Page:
Mid-Atlantic

January, 2004
Regional Report

Gather Seed-Starting Tools

Plan now for what you will need: lots of clean pots, sterile potting mix, lighting, table space for the growing seedlings, a cold frame for conditioning the transplants. Optional: a horticultural heating mat or heating cable to help germinate those seeds that require a warmer soil temperature.

Purchase Seeds

Use your garden journal, last summer's photos, and your research notes to plan your early-season planting needs. Many nurseries offer a wide selection of seeds that do well locally, or you may order from the many different seed catalogs as needed. A seed swap among gardening friends is another fun way to widen your selection.

Rescue Frost-Heaved Plants

Oscillating temperatures such as we experience during the proverbial January thaw can literally pop smaller plants up out of the ground. Check your perennial beds and rescue any plants that may have heaved; reset them in the ground if possible, then add mulch over their roots.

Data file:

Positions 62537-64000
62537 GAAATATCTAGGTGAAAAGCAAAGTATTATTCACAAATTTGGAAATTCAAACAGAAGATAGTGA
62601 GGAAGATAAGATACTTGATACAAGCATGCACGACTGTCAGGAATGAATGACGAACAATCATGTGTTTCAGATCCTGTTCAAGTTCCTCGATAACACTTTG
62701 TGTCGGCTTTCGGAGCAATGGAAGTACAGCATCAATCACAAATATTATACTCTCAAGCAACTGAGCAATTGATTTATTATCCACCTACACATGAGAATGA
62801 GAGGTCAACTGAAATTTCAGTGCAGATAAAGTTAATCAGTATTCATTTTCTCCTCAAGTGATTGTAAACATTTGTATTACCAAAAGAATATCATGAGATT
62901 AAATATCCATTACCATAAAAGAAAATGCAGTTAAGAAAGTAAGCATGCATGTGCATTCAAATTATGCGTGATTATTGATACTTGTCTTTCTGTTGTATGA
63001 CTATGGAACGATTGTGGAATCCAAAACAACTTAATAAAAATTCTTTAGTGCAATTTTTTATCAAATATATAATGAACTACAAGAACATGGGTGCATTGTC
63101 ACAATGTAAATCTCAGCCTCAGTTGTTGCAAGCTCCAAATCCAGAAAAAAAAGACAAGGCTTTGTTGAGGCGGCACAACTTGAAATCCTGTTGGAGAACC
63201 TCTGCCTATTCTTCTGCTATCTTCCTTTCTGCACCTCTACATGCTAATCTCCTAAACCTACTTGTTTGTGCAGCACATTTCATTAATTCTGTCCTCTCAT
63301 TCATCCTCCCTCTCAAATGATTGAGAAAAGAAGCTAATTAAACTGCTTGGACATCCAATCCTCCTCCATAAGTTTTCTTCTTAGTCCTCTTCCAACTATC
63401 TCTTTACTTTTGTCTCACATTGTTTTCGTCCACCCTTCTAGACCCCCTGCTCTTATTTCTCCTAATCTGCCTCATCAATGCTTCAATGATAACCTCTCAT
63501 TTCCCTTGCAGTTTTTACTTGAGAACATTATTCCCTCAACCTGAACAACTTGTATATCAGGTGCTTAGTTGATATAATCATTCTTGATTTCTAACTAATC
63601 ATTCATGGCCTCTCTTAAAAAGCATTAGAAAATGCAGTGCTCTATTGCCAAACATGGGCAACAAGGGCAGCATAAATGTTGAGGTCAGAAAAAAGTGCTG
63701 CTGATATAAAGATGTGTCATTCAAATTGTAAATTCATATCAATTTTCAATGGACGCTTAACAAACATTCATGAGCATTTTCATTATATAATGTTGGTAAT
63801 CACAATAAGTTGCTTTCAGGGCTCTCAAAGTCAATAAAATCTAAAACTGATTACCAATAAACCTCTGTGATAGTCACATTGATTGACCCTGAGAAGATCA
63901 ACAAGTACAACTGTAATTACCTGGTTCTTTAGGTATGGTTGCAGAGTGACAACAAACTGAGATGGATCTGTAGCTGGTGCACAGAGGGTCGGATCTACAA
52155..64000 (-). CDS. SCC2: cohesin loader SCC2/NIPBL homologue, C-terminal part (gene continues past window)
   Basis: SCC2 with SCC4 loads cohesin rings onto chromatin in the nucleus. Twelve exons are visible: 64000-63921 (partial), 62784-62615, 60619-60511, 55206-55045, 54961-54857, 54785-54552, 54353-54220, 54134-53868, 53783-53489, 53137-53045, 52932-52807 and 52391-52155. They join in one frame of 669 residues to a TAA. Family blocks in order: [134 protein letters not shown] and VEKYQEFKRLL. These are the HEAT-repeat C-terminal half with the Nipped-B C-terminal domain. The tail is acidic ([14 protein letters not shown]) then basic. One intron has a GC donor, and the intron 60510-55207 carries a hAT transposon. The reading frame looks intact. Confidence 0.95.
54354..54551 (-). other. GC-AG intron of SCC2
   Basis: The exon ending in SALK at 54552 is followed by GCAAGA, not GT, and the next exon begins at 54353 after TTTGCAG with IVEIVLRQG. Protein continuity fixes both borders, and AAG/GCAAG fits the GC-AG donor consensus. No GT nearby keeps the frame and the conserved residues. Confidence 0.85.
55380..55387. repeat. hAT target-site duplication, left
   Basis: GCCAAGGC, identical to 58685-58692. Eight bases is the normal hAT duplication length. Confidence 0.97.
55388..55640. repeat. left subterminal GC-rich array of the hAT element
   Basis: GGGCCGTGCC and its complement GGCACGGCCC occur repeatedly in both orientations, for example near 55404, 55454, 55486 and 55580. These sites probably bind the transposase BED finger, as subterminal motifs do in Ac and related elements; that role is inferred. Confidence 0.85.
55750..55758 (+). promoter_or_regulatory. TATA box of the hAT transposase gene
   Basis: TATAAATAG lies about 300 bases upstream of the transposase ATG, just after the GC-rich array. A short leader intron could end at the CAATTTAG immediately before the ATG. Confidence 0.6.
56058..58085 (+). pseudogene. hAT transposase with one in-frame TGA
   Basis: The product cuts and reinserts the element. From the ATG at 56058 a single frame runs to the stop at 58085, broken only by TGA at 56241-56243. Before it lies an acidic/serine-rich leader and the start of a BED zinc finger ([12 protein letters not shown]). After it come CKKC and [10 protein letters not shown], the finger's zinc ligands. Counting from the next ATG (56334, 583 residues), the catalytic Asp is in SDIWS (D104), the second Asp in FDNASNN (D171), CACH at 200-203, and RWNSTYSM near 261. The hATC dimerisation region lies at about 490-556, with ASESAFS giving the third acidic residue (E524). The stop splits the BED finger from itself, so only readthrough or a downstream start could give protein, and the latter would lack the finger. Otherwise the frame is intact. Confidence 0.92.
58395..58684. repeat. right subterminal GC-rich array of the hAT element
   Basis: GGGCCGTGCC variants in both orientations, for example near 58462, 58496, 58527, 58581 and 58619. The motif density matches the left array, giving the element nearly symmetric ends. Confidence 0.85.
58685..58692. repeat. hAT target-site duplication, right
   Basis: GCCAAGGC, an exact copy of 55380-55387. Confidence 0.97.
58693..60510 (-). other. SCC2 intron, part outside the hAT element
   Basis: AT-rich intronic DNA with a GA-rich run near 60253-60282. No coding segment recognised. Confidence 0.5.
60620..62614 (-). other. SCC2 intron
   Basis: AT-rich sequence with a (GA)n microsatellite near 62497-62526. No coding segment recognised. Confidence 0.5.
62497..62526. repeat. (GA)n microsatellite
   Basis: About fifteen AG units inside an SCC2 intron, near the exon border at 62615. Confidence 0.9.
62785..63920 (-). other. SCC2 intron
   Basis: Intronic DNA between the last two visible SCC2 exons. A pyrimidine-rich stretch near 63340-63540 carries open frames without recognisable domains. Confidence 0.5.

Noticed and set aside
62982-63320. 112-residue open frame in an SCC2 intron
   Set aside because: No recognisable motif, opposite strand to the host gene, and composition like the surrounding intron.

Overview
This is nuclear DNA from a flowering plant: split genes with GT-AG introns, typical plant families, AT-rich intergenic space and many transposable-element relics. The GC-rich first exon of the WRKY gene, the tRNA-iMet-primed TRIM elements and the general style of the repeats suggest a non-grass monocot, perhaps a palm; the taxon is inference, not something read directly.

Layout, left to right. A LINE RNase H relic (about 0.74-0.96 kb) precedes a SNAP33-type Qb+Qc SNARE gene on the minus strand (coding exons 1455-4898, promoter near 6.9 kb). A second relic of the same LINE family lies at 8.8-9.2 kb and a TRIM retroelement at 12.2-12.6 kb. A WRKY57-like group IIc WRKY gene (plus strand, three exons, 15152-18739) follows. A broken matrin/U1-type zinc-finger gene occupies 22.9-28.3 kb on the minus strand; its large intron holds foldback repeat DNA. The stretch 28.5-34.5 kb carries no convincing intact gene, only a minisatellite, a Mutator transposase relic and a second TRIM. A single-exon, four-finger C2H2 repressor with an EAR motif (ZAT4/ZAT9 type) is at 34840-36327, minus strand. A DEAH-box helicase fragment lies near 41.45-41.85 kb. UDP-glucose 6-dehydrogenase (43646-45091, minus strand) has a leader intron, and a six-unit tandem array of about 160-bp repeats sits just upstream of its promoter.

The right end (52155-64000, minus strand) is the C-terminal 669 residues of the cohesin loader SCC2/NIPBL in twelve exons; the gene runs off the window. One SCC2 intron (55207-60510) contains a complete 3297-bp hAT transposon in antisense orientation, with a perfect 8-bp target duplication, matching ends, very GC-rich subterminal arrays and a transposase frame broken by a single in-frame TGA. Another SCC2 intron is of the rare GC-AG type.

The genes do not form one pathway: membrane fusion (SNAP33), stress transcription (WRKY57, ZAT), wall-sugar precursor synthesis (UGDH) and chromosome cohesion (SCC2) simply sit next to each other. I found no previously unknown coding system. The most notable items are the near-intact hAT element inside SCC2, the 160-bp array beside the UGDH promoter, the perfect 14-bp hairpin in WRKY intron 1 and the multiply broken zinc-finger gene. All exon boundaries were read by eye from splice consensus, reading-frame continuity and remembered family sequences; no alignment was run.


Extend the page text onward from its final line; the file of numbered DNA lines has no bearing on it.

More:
Remove Fallen Bird Seed

Spilled or fallen seeds can sprout and cause a weedy situation next summer, and sunflower hulls seem to have an allelopathic (toxic) effect on plantings. To avoid these problems, sweep often under the feeder or place it over a tarp to act as a catchall, making frequent clean-up easier.

Dust Houseplants

Over time houseplants collect dust, which blocks light and thus limits photosynthesis. Foliage can be cleaned by dusting with a soft paintbrush, gently wiping with a damp cloth, rinsing in tepid water under the kitchen sink, or spraying with a plant mister. Bigger plants can be set in the household shower (use a gentle, tepid flow) for a rain-like rinse.

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